Conservation Minnesota

To Change Globally, We Need to Work Locally

Avery-with-a-constituentOne of my favorite aspects of being a Community Coordinator with Conservation Minnesota is getting to know the communities I work with. Each place is both radically different from the last and comfortably similar. Everywhere from Jordan to Red Wing, from the Minnesota River to the Mississippi River. Our community defines us, changes us, and comforts us. And one thing is very similar – no matter where I go – we are all Minnesotans who care about our natural resources and our 10,000 lakes.

On my travels around the south metro I’ve noticed a surprising trend. Cities are taking serious steps towards energy conservation, habitat restoration, invasive species control and much more. Everything from being a part of the MPCA GreenStep Cities program or being recognized as a STAR Community or having their own Sustainability Commission that advises their City Council on conservation steps and initiatives.

These are all ways to move forward in the right direction. In the communities where you find these programs, you will find something else – an instant sense of pride from the community. These communities are not trying to hide their conservation work – they want to be recognized for it. They want to be held up as examples for other cities that haven’t yet taken these steps.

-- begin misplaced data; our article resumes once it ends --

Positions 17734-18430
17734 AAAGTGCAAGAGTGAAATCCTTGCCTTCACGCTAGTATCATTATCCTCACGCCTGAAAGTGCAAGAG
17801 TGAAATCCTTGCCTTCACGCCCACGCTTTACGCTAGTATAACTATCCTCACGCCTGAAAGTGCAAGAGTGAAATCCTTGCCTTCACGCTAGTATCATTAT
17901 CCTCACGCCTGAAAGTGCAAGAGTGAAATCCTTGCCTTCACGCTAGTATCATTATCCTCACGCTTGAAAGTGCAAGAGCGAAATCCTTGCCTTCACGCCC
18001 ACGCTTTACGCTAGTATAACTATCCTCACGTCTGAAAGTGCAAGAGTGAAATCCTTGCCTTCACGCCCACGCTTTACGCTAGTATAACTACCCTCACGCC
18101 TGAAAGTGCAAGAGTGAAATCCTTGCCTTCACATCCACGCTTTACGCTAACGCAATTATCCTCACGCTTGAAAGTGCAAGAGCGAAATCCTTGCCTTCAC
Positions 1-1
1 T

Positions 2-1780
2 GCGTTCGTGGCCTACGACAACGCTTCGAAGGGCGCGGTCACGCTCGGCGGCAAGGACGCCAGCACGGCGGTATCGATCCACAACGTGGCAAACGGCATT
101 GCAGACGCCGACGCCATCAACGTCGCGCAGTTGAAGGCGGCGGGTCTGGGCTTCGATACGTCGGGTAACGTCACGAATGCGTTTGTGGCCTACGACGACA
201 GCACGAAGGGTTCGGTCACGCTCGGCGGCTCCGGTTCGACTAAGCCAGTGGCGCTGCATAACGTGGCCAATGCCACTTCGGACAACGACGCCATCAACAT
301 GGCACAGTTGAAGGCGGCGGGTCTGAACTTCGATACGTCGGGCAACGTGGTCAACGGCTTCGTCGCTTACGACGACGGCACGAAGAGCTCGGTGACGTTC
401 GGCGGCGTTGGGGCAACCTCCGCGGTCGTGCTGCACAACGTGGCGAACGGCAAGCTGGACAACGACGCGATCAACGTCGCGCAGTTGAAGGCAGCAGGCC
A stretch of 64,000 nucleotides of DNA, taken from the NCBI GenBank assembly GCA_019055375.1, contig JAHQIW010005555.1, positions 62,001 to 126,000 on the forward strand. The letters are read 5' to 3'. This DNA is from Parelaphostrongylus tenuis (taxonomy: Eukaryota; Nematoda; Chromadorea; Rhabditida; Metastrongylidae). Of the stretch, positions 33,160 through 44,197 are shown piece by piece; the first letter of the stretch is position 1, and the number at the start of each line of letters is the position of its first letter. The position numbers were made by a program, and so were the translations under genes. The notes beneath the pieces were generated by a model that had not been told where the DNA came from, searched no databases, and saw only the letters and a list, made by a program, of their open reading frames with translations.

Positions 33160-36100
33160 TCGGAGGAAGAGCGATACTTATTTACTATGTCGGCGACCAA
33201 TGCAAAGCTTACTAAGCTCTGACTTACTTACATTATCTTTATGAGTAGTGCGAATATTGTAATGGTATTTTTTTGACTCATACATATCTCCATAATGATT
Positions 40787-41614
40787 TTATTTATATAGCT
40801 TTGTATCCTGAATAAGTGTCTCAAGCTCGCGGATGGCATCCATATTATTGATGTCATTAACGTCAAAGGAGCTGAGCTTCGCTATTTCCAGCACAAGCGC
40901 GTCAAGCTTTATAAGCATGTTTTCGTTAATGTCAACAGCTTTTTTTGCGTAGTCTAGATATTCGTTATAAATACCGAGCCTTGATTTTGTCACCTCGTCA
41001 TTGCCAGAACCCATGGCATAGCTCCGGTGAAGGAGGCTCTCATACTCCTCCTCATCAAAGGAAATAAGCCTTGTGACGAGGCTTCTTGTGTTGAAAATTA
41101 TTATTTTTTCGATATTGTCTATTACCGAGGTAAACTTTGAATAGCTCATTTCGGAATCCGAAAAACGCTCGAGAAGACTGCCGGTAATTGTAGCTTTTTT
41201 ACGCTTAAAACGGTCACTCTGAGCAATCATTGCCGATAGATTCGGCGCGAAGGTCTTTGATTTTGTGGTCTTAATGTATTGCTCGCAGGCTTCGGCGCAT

We all need to do our part whether you live on the northern shore of Lake Superior or on the southern border with Iowa. We are all Minnesotans.

Don’t just take my word for it. Here is something that Mayor Mary Hamann-Roland of Apple Valley told me recently about her City.

“Apple Valley has a longstanding commitment to energy efficiency and conservation. This practical vision has shown the community that these principles have created a sustainable return on our investment. Your readers are invited to learn more about our community and our many green initiatives. Visit our website for more details, or better yet, hop on the Metro Transit Red Line and visit our community!”

This is community pride in action.

It’s a great thing to take pride in your community and the work that is done by your city. And we must remember that taking steps in the right direction is a wonderful thing but we have to keep climbing. We need to keep working to make sure that all of our lakes and rivers are clean, our landfills don’t leak and contaminate ground water, renewable energy becomes the norm, and each of us do our part to make sure that Minnesota stays happy and healthy for generations to come.

As you think about your community – let us know what is going on.

  • Do you have an advisory board offering guidance on energy, sustainability, water, and the environment?
  • Is your city a GreenStep City?
  • Has your community been recognized as a STAR Community?

And if you want to move forward with any of these– please reach out – we are here to help.

About Avery Hildebrand

Avery Hildebrand

Born in Minnesota, Hildebrand earned his degree in Environmental Science and Management from the University of Wisconsin – River Falls. He has an extensive background in canvassing and organizing. An avid fisherman, who once worked as an aquatic invasive species watercraft inspector, his perfect day in Minnesota includes good friends and fishing, which pairs nicely with his favorite place in the state, the Boundary Waters Canoe Area Wilderness.

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